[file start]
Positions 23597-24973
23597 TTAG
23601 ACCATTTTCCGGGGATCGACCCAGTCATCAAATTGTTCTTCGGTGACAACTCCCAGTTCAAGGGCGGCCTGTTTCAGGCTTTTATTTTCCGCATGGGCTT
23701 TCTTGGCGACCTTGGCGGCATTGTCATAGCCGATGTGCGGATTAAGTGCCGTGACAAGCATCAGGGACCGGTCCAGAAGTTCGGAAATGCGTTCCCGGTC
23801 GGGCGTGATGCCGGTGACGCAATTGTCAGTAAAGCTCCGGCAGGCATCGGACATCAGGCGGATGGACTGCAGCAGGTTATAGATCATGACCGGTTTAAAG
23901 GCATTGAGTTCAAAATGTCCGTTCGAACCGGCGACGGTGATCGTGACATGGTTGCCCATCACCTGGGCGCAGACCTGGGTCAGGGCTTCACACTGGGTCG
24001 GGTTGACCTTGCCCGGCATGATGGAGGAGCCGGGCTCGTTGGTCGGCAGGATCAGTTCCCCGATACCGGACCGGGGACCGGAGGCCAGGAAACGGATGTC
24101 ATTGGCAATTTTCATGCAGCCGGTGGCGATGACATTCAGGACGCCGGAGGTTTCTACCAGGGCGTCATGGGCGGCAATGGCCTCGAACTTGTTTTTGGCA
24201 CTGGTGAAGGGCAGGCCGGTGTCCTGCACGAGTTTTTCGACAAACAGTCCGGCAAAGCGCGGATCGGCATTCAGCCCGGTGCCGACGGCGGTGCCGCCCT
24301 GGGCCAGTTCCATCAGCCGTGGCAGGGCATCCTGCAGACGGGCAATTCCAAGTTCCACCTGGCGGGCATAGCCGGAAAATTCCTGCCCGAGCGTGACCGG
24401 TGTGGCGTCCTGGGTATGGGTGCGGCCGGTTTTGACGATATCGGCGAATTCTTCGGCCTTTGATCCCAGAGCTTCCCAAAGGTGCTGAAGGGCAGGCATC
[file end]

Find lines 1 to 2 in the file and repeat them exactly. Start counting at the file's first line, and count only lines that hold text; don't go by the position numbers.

Positions 23597-24973
23597 TTAG